Singtel kicked off their first foray into the E-Sports realm via PVP Esports Championship from 5th to 7th of October 2018 and we were given the opportunity to check it out!
What is it?
PVP Esports Championship is a multi-title and regional e-sports league that’s organised by the Singtel Group. It’s a part of Singtel’s strategy to grow the gaming and e-sports ecosystem in the region. We were told that the event had over 3,600 teams vying for the US$300,000 prize pool in Dota 2 and Arena of Valor. The event also played host to the Singapore leg of Blizzard’s Hearthstone Championship Tour (HCT) grand-prix. Matches were broadcast live across several streaming platforms like Twitch and Douyu, and localised in seven languages – English, Bahasa Indonesia, Chinese, Korean, Russian, Tagalog and Thai.
Singapore’s Minister for Culture, Community and Youth, Ms. Grace Fu also paid a visit on the last day of the event. She met and spoke to our local e-sports personalities like Xian and members of Resurgence. All in all I took it as a good indication that the establishment is taking an interest in e-sports and might actually invest in the developing of a sustainable local e-sports eco-system.
PVP Esports Championship is setup across 2 halls. One hall is dedicated to MOBA and FIFA tournaments with spectator seating, while the other is dedicated to HCT. Each hall has a different atmosphere and lighting that is consistent with the theme. For the MOBA side, it’s darker with that TI vibe in spades, while the other hall is brighter and warmer with an obvious tavern-ey vibe because… well, it’s Hearthstone. The overall presentation and look of the stages were impressive. While we were told that the event saw tickets being oversold by 30-40%, the halls looked a tad empty. In the Moba section, it felt like there were more FIFA players than spectators. The hall for HCT was largely void with the exception of competitors milling about the spectator area. Perhaps it was an odd time for us to be there (about 1:30pm) and on a Sunday no less. Personally it’s great for me because I generally can’t stand crowds anyway. It’s also obvious that Singtel really pulled out all the stops for this event. They specifically flew in a stable of TI hosting and commentating alumni like Sheever, OD Pixel, veteran e-sports host Matt Andrews, just to name a few. They even had a signing booth at the corner of the hall.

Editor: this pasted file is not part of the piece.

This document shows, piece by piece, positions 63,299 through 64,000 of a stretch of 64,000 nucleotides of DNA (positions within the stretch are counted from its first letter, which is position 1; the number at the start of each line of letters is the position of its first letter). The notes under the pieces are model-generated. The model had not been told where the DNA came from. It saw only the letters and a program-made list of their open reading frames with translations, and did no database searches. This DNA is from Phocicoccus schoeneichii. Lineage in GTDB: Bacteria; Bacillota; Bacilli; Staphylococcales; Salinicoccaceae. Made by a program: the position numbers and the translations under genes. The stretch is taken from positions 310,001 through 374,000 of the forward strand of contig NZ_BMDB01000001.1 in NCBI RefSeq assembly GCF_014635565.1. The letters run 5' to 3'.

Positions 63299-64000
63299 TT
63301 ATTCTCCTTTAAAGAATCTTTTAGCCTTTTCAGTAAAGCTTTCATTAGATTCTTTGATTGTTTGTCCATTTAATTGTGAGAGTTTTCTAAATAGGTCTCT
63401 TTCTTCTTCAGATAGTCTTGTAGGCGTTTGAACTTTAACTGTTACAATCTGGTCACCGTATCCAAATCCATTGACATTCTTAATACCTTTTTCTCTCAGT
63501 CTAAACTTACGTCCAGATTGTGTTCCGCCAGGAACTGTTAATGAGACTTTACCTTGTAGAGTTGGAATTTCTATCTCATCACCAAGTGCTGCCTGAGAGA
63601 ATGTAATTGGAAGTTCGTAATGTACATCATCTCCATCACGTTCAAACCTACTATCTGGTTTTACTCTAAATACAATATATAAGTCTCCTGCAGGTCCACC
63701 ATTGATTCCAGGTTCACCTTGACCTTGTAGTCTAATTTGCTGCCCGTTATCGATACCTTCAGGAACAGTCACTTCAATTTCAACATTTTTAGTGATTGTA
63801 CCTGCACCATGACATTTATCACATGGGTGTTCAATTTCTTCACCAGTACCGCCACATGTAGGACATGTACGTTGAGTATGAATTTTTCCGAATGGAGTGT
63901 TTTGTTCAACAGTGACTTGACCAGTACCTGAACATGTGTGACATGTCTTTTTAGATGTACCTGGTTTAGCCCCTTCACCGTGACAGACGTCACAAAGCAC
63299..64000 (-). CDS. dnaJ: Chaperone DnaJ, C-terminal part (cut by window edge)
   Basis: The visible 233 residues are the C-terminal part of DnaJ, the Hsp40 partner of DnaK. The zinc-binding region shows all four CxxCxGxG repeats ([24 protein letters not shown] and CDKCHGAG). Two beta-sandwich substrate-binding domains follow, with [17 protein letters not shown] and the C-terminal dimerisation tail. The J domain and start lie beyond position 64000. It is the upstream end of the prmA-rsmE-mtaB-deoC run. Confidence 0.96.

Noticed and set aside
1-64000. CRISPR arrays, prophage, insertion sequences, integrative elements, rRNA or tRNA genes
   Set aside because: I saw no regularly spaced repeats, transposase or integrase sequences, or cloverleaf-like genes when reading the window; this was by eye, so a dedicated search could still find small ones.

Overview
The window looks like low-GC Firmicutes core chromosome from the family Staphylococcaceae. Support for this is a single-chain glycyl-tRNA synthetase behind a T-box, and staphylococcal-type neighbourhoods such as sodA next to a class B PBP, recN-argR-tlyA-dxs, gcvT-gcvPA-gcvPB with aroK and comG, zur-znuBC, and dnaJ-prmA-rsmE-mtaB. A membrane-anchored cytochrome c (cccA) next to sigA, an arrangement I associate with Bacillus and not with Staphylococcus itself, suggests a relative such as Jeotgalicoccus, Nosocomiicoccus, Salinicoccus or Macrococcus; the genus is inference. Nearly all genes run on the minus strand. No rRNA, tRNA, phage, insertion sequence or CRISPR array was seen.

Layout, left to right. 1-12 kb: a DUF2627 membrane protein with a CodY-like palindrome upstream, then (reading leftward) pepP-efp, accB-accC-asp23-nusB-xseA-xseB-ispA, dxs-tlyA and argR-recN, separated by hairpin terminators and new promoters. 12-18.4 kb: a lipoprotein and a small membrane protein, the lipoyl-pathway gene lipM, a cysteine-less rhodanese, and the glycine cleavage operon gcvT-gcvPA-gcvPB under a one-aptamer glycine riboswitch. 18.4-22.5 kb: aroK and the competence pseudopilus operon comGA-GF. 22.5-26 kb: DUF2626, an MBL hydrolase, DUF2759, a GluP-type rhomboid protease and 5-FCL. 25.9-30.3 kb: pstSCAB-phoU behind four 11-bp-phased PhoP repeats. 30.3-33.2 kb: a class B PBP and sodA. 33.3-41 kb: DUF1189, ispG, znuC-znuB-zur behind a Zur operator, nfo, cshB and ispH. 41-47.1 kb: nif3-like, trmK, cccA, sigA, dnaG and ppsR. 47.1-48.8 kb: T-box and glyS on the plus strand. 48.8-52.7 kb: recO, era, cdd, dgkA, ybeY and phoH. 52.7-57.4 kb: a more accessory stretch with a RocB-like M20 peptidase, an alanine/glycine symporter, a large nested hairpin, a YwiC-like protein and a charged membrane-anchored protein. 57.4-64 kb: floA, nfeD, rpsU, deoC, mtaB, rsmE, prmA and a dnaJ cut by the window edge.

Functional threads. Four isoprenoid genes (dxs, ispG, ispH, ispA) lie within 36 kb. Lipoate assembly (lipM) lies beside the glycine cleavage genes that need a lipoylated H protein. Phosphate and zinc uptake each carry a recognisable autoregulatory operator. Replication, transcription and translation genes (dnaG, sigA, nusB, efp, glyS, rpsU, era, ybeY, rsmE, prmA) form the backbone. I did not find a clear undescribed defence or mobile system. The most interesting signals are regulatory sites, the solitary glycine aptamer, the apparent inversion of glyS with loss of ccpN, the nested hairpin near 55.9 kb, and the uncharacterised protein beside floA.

So these are some observations that I’ve made after summing up my experience from the event and streams.
To put it mildly, there have been problems with the quality of the stream on Twitch. I did a bit of ‘digging’ and found out that Mineski was hired to handle the streaming component for the PVP Esports Championship league. To be honest, this decision is a bit baffling. It’s clear that Singtel’s aim was to put out a premium show and Mineski streams aren’t exactly known for being the best in terms of quality or production. Case in point, the stream for Manila Majors which is also a product of Mineski’s work.
Which kind of brings me to my next point. Why aren’t we using local organisations to handle the streaming instead of seconding it to a Filipino one with a penchant for sketchy quality? I know for a fact that we do have the talent available locally that have been consistently producing quality streams for international tournament mainstays like EVO. Why look outwards when the capability already exists locally? It doesn’t make sense.
This was in my opinion, a wasted opportunity for community outreach. The event had on-screen talent from all over South-East Asia and Europe. I did not see a single talent at the event that was local. Don’t get me wrong, I believe in the benefits of diversity. It’s not about me brandishing a pitchfork and a flaming torch in the dead of night yelling “zomgforeigners”. I fully understand that Singtel was making a huge effort in making the show look premium. Bringing in established names gives the show a ‘wow’ factor but surely there’s enough space for 2 or 3 of our own local talents to share in some of the spotlight?
Yes, we have a small talent pool here but it’s growing steadily. There are some that already have international experience and can hold their own in an event like this. Lysander is one of the many that come to mind. If Singtel’s professed objective of wanting to be “authentic” and “real” is genuine, then it is wholly in their long-term interests, to get Singaporean talent involved. Let us locals own it and be proud of it.